I shouted, “Carl, what are you doing here?” He just stared. I got out of bed, slipped into my robe and walked toward him. I took him by the arm and said, “Come, Carl, I’ll take you back to your room.”

He listened to me and came quietly with me. I took him around the hallway to his room, opened the door and led him into the bedroom. His wife was asleep in the twin bed next to his. I helped him into his bed, covered him up and gently kissed him on his cheek. I quietly left the room and went back to my apartment. This time I made sure to lock the door! The light of my Chanukah menorah flickered off just as I got back into my bed. This was my Chanukah gift to Carl.

The writer lives in Oakland.

Menorah on Union Street kindles old memories
edith samuel

One day, as I was looking at the window displays on Union Street, my heart skipped a beat! There was a brass menorah — the very design I remembered from my parents’ and grandparents’ homes when we lived in Germany before World War II. I hadn’t seen this menorah since I left.

Entering the shop, I asked how they got it.

A saleswoman explained. “Once a year, an older gentleman comes to us from Holland, bringing various brass items that he has made for us. This year, he brought this menorah. He said it was a very old European design, and that they all had vanished during the war. As luck would have it, he’d found it in an Amsterdam antiques shop after the war. His company had made a new cast of the design and was selling it all over Europe. ‘Put the menorah in your window,’ he said, ‘and you will have no trouble selling it.'”

At dinner that evening I told my husband and two sons (then in high school) what I had encountered on Union Street. Little did I know that, on the very next day, my boys would use the money they earned from their part-time jobs to go to Union Street after school to purchase the menorah for me. They surprised me with it a few weeks later, at Chanukah.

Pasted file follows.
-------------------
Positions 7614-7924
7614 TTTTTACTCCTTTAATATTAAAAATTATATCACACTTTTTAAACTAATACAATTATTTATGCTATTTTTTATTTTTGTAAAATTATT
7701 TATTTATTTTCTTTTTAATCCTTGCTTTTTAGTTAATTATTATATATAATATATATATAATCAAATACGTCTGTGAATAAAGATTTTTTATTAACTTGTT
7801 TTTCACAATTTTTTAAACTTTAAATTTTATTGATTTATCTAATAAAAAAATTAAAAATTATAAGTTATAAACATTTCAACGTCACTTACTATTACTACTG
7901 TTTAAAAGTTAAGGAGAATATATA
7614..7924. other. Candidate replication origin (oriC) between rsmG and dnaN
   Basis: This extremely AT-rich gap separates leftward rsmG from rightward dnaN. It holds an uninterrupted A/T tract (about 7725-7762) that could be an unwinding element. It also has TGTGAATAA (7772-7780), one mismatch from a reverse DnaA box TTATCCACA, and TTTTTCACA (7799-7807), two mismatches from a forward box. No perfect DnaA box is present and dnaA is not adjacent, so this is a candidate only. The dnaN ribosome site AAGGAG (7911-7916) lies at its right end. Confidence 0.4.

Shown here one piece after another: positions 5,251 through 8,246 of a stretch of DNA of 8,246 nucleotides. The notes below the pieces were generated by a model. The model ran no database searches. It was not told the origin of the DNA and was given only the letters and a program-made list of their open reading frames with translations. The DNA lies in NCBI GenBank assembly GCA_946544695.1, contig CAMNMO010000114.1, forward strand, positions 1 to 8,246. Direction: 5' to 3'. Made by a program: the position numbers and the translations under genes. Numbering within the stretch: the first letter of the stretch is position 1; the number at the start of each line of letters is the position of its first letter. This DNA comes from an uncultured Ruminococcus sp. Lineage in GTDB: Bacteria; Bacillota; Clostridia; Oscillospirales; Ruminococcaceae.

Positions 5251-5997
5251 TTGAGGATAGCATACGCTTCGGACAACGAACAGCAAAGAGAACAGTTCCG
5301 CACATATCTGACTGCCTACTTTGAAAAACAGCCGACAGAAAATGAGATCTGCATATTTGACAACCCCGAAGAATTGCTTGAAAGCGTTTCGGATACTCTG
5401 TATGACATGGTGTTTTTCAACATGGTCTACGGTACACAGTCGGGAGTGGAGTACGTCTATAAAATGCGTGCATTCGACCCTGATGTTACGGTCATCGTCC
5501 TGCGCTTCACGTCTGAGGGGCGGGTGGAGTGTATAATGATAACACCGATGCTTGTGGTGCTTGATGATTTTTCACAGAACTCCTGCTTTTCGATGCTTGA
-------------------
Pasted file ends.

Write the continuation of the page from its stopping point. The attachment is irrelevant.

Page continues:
The menorah still graces my home. With its candles shining ever so bright at Chanukah, I remember the homes of my relatives so long ago.

The writer lives in San Rafael.

Hand-fashioned menorah a reminder of survival
werner loeb

During the Hitler years when Jews were no longer permitted to learn a trade, the Jewish community in Hamburg, Germany, got around this edict by teaching useful occupations for the purpose of emigration. At the Weidenallee facility in Hamburg we were taught carpentry and/or machinist trades. These so-called lehrwerstatten (apprentice shops) were supported by the German Jewish community and by ORT.

Having opted for the machinist trade, I designed and hand-fashioned, without the use of machinery, a menorah made entirely from steel. The year was 1940. But finally, even these facilities were forced to close, and I returned to my hometown in central Germany, taking the menorah with me. When shortly after my return our family was sent to a concentration camp, our Christian neighbor offered to keep the menorah and other family heirlooms in a safe place until our return. Very dangerous considering the circumstances.

I did survive various camps and, upon my return, I was handed the menorah. It had been stored in a basement sealed off by a brick wall, and it was badly rusted. The Mogen David had been removed and stored separately as a precaution.

When I immigrated to the United States in 1949, I took this rusty piece with me and had it chrome-plated. It has occupied a place of honor in our home ever since. It is as modern, dynamic and traditional now as it was more than 60 years ago.

The writer lives in Walnut Creek.